It is seen that the second embodiment, as illustrated in FIGS. 6 and 9 and described above, discloses a label that provides for retention of the required quality of a machine-readable image 118 in cases where the image must be readable throughout the various steps of a process. The image 118 must be readable under certain conditions wherein the label 71 is attached to an item or product 138 and the item is subject to spray paint or like foreign material at one or more stations along a process line. The label 71 also combines features of simultaneously retaining the legibility of human-readable information such as a work order, an address, stocking location, or instructions of a specific nature printed on the main body of the plies 72, 80 and 108 along with the retention of the machine-readable image 118.
The label form 71 comprises a carbonless multiple ply business form that incorporates a pressure-sensitive label as the back ply 108 and a plurality of overlying plies 72 and 80 as required in the manufacturing process. The number of overlying plies is limited to the number which can be effectively imaged by an impact type printer that is used to image the label form 71 for applications which incorporate the human-readable information.
The label form 71, as manufactured, is generally divided into three areas which comprise the work order area toward the left hand side of the label, the bar code symbol area at the right hand side of the label, and a specialized bar code symbol protection area that is positioned between the work order area and the bar code symbol area. The bar code protection area consists of the recess 120 in the label ply 108 and the reverse shingled section of the plies 72 and 80 overlying the label ply in the recessed area (FIGS. 5 and 8). These three areas may be oriented side-by-side across the web direction or oriented in sequence in the web direction, as required or as most convenient for the manufacturing process and the use of the label form.
As originally made and as imaged with the imprinted work order and the imprinted bar code, as shown in FIG. 7, the bar code portion 116 of the label ply 108 is located adjacent but not under the overlying plies. Referring again to FIG. 7, the label form 71, as originally made on a press or like machine, includes a right hand margin 130 with pin feed holes 134 and a left hand margin 132 with pin feed holes 136. However, when the label 71 is affixed to an in-process manufactured item, as shown in FIG. 10, the bar code portion 116 fits into the recessed area 120 of the body of the form and partially under the reverse shingled portion of the overlying plies 72 and 80 in the specialized bar code symbol protection area (FIG. 9).
The overlying plies 72 and 80 are glued around their respective perimeters to each other and to the face stock of the label ply 108 on all sides except along the side of the recess 120 in the label ply. Each of the overlying plies 72 and 80 includes the respective perforated lines 74, 76, 78, 88, 90, 92 along the three glued sides inward of the respective glue lines 82, 84, 86, 110, 112, 114. This construction allows for convenient removal of each overlying ply when its protective function has been performed along the process line. A variation of the gluing and perforating arrangement may be done on only two opposite edges of the form 71 providing no glue is applied to the side containing the recess 120 in the label ply 108.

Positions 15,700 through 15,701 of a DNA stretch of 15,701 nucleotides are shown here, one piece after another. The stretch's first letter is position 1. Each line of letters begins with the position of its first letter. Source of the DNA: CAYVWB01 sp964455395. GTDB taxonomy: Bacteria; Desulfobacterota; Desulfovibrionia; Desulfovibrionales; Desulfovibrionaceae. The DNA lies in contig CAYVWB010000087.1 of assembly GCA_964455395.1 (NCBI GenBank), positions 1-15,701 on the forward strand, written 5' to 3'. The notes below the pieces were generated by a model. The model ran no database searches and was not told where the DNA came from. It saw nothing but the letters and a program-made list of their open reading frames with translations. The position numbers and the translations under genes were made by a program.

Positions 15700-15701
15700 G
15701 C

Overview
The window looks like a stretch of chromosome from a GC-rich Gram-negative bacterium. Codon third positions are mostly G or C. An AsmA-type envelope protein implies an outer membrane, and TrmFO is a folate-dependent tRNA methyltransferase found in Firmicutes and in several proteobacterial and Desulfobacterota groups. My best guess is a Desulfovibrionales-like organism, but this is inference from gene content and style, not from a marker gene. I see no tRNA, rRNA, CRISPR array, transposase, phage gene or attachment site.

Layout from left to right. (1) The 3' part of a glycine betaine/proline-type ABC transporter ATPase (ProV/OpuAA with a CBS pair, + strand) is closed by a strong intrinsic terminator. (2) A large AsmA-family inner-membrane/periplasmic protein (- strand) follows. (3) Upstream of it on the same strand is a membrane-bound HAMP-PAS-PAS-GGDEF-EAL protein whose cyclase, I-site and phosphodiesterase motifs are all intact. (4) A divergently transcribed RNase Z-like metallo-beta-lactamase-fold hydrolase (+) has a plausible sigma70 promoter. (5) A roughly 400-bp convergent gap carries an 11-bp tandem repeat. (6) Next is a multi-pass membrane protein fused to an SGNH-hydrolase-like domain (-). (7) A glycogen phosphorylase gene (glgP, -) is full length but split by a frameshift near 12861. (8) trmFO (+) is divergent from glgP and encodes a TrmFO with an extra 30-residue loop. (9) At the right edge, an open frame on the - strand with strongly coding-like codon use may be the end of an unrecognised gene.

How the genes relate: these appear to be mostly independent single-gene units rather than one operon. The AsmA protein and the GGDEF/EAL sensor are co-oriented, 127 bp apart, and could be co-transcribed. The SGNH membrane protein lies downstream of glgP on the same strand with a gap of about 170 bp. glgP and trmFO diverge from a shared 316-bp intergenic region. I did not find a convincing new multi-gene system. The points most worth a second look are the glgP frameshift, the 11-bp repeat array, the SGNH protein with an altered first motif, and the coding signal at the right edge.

When the label 71 is affixed to a manufactured item 138 (FIG. 10) for moving along a process line, a full length portion 124 of the bar code 118 is displayed that is sufficient for machine reading of the bar code (FIG. 9). When the item is spray painted, the exposed portion of the bar code image, as portion 124, and the exposed work order image portion of the label may be obliterated by the paint. The removal of the top ply 72 along the perforation lines 74, 76, 78 exposes a fresh portion 125 of the bar code 118 and a clear image of the work order. If portion 125 is obliterated at a next step in the process, ply 80 can be removed along perf lines 88, 90, 92 to expose a fresh portion 126 of the bar code 118. This process of removal of a top or a lower ply may be repeated as often as allowed by the number of removable, reverse shingled, overlying plies.
It is seen that the multiple ply, pressure-sensitive, business form with a pressure-sensitive label as a last or back ply is used to identify and aid in direct processing when affixed to an in-process item. The business form is constructed in an as-made state wherein a human-readable image is entered on the multiple ply portion of the form and a machine-readable image in the nature of a bar code symbol is entered as an original image on the extended portion of the pressure-sensitive label ply of the form.
The cutout portion of the label ply and the reverse shingling of the overlying plies in the cutout area allow the machine-readable bar code symbol to be partially covered by the overlying plies when the label is affixed to the process item. In the event that the exposed images are obliterated or damaged by spray paint or the like, the removal of the top ply exposes a fresh portion of the original machine-readable symbol and a clean copy of the human-readable message.